One of the rewards of birding Cambodia: White-shouldered Ibis! Up to 95% of the global population of this rare wading bird occurs in Cambodia. Photo Aaron Lang.

While neighboring Thailand has been a favorite destination for birders for decades, Cambodia has long been overlooked. However, some of the rarest birds in Southeast Asia, now gone from neighboring countries, still remain in the vast forests and relatively pristine wetlands of Cambodia. After emerging from the grip of a harrowing war-torn 20th century, stability and a growing infrastructure have returned, welcoming back conservation groups and birders alike. Since the 1990s, a number of very exciting discoveries have been made. These remarkable finds include a surviving, and thus far stable, population of Giant Ibis, one of the world’s rarest birds; two newly described species, the Mekong Wagtail and Cambodian Tailorbird; and the resurrection of species long thought extinct, the Orange-necked Partridge. The largest freshwater lake in Southeast Asia, Tonle Sap, and its surrounding wetlands support populations of several endangered waterbirds, including Greater Adjutant. Other rarities found along our route include White-shouldered Ibis, White-winged Duck, Green Peafowl, White-rumped Falcon, Bengal Florican, Rufous-winged Buzzard, and Black-headed Woodpecker. The same habitats that harbor these birds are still home to a list of mammals including Eld’s deer, black-shanked douc (langur), long-tailed macaque, yellow-cheeked crested gibbon, gaur (an Asian wild bison), common-palm and small-toothed civet, giant flying squirrel, lesser mouse-deer and pygmy loris. It is no wonder that Cambodia now rightfully claims its place among the list of “must visit” birding destinations.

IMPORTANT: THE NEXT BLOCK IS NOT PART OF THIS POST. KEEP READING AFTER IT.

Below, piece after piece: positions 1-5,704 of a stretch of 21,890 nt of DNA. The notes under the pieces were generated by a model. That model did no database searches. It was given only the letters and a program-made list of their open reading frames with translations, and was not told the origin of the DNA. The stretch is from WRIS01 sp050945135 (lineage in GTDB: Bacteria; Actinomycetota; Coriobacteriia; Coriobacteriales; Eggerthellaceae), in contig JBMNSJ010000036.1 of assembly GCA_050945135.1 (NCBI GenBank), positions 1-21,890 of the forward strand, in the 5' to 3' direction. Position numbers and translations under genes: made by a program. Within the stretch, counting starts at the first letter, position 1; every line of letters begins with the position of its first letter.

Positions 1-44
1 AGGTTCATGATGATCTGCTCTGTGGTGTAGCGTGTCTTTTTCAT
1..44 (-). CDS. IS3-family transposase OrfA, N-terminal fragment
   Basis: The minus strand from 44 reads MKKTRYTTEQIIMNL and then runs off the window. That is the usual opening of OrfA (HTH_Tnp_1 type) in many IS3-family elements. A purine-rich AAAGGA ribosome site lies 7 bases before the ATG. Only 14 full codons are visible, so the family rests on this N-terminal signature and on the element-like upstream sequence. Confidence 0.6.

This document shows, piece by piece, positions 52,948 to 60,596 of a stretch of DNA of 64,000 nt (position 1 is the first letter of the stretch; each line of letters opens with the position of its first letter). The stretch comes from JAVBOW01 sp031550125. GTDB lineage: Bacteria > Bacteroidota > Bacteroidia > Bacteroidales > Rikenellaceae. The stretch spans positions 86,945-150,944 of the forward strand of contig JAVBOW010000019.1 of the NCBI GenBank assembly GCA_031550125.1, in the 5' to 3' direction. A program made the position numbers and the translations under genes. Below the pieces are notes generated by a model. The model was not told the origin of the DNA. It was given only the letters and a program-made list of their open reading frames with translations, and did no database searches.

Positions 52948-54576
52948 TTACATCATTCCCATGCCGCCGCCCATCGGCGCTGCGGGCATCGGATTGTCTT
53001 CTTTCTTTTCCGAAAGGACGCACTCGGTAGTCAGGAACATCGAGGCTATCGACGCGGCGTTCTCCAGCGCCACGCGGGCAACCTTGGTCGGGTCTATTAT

In addition to the country’s avian wonders, the ancient history of Cambodia is entirely fascinating and has left us with the “eight wonder of the world,” the incomparable Angkor Wat. We’ll visit this and other lesser-known ancient wonders on our two-week itinerary, which weaves its way from the modern cities of Siem Reap and Phnom Penh through the ancient Angkorian ruins and remote villages of the rural north.

We are very pleased to partner with the Sam Veasna Center (SVC) for this tour. SVC is a Cambodian non-profit conservation organization whose goal is to provide alternative sustainable livelihoods from ecotourism for the communities that live in and around critical conservation areas. The ecolodges that we’ll use are a direct result of SVC’s efforts and help to conserve Cambodia’s riches by providing employment for the local guides, cooks, and support staff for our tour. A portion of your tour fee goes to support these conservation and community development efforts.

To check out photos from our recent tour and past scouting trip to Cambodia click here.

The temple of Bayon in the Angkor Wat complex. Photo Aaron Lang.Birding the 12th century ruins of Bayon, in the Angkor Wat complex. Photo Aaron Lang.